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Monday, October 31, 2016
Overdose death raises questions for Bristol Township sober house run by property company
Tom and Jessica Blackburn lost daughter Victoria Exner last year
Posted: Oct 30, 2016
When Victoria Exner moved into a sober home on Ironwood Road in Bristol Township last year, the only thing that struck her family as strange was the name they wrote on money orders for her rent: Official House Buyers LLC.
It wasn't until months after Exner died of a fatal cocaine overdose there that her Buckingham family learned the house was owned and operated by a business that flips real estate and allows practices at its sober house — such as co-ed living — that some addiction management experts warn can put residents at risk for relapse.
As the first anniversary of Exner's Nov. 3, 2015, death approaches, her parents are questioning why a company that buys and sells houses is running a home for recovering substance abusers.
“It’s ridiculous,” her stepfather, Tom Blackburn, said during a recent interview.
But not unheard of. At least four other real estate-related companies are landlords for a minimum of 13 confirmed recovery residences in Bucks County, though some appear to rent the properties to third parties that operate the recovery/sober houses, according to county property records and a database this news organization compiled of Bucks County recovery houses.
For local and state lawmakers and addiction specialists, the Ironwood Road home highlights the need for outside oversight and minimum operating standards to govern a lucrative, unregulated and fast-growing segment of the housing industry. Recovery and sober living residences are supposed to provide a structured, safe and drug-free environment that supports individuals seeking long-term sobriety. Their residents are protected from discrimination under federal housing and disability laws.
PARR Executive Director Fred Way expressed skepticism about the effectiveness of a recovery residence operator with no professional training or education in drug treatment or addiction management.
“How many in-house meetings are they doing? What kind of life skills (training) is going on in the house?” Way asked. “Is it another house that people are labeling it a recovery house that technically is not?”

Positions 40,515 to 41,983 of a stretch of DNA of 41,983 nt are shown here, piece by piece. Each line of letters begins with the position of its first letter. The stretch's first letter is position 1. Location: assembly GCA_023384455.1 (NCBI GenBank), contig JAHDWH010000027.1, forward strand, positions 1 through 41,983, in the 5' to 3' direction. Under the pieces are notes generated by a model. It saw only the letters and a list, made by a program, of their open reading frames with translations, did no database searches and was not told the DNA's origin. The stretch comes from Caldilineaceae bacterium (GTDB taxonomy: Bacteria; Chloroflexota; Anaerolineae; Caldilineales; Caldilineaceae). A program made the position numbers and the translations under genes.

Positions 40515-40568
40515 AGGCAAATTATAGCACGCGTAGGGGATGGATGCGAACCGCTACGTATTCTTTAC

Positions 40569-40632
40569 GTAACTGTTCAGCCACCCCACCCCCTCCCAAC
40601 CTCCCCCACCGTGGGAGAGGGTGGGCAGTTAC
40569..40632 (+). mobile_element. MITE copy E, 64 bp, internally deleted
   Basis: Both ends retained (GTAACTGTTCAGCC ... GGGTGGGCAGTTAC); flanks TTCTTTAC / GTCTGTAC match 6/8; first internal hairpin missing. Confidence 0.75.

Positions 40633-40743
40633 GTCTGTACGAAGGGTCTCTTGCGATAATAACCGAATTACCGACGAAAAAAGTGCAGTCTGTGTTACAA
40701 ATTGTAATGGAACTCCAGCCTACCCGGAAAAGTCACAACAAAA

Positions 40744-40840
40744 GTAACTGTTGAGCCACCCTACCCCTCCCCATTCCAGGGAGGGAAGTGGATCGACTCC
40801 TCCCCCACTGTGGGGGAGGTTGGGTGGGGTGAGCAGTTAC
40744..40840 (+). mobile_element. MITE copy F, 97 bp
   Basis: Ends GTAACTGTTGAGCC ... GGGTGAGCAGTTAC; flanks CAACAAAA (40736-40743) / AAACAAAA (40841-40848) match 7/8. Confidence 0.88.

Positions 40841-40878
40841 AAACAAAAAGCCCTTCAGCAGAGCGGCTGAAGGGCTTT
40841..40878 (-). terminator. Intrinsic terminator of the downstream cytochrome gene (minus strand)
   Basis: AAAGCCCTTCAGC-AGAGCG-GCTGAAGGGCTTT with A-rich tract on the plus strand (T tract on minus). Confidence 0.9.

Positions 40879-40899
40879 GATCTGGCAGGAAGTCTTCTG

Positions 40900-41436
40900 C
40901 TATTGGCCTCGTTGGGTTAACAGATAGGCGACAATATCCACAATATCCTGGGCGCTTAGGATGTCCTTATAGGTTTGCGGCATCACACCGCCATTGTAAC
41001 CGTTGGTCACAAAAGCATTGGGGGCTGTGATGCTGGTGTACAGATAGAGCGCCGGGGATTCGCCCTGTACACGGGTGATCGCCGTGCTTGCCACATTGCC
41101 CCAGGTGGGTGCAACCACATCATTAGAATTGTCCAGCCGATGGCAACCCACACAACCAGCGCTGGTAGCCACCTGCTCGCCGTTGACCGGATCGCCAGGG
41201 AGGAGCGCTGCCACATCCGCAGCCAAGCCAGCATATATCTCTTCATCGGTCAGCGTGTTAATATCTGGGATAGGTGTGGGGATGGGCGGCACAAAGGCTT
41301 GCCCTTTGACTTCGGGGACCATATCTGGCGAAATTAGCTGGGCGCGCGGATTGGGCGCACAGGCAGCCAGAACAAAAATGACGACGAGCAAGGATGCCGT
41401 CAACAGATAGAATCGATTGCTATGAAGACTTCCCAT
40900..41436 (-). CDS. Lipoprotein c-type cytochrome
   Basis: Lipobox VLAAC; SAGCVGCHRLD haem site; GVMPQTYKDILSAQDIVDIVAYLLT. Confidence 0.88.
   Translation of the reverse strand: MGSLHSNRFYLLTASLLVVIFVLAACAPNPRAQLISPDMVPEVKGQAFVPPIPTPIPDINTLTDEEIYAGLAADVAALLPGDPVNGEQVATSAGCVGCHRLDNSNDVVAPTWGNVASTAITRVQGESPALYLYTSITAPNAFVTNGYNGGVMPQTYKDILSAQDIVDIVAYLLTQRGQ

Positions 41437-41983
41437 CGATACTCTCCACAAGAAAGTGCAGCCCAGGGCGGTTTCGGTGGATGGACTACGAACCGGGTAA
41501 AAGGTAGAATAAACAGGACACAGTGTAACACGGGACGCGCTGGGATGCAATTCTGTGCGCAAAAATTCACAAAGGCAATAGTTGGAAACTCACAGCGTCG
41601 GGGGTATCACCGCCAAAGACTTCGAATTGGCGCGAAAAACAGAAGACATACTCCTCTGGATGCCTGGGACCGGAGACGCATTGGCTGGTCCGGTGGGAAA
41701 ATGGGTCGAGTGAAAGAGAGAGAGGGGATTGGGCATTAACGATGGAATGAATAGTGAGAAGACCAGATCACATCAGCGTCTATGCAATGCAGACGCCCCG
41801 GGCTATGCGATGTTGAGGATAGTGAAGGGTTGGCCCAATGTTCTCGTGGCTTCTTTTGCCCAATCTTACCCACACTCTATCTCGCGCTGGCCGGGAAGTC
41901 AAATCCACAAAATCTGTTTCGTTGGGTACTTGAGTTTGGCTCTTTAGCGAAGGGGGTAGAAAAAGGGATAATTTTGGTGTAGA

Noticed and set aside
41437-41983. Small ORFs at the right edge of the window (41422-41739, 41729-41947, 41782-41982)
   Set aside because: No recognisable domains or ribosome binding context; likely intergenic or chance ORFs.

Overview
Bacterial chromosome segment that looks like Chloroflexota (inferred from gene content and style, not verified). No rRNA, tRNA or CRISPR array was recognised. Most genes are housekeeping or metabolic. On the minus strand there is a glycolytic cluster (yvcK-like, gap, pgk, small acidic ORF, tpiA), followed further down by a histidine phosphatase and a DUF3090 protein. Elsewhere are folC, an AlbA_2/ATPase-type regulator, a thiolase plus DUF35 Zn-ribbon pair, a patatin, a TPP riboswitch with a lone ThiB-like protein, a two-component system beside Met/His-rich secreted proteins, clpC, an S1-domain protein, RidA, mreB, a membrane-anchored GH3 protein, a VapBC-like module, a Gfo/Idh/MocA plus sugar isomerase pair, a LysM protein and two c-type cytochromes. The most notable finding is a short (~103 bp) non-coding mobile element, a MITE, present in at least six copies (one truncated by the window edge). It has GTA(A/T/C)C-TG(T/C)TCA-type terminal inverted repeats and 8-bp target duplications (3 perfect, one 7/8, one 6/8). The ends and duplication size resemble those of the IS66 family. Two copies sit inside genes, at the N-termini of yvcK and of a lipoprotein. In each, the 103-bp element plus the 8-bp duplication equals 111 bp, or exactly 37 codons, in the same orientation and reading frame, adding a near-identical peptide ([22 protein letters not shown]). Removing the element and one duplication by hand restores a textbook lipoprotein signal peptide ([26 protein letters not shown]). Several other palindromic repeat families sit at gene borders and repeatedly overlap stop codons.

The Ironwood Road house is the first — and only — “sober living house” owned by Official House Buyers LLC, a Bristol Township property company, according to Jonathan Geftman, who identified himself as an owner and manager of the company. He described the sober house as a transitional residence for individuals who have been sober for at least six months.
Before moving in, residents must pass a drug test, complete an application process and provide references, Geftman said. Residents are expected to “self-police” their behaviors, complete assigned household chores and submit to regular random drug testing, but there are no rules or expectations other than those, Geftman said.
“It’s not a place where you clock in or clock out,” he added. “It’s not a jail. I think clocking in and clocking out with this type of home could be offensive to the residents.”
A house manager oversees daily operations, but it’s not a live-in position. The manager and other staff members visit the house throughout the day to monitor activity, Geftman said. The manager, who Geftman hired, came “highly recommended” from another long-term recovery house operator, according to Geftman, who said the manager has nine years of experience managing recovery and sober living homes and is a trained first responder.
Sober homes are considered the last stop on the recovery residence continuum for people who have with been sober for a sustained period of time and who are self-sufficient or close to it, according to Way. Individuals typically progress to sober living homes after staying in a recovery house, which is a more structured aftercare residence that is designed to provide intense supervision, emotional support and job and life skills building following drug treatment or prison. A typical recovery house stay is at least three months, but NARR has no similar minimum standard for sober living homes.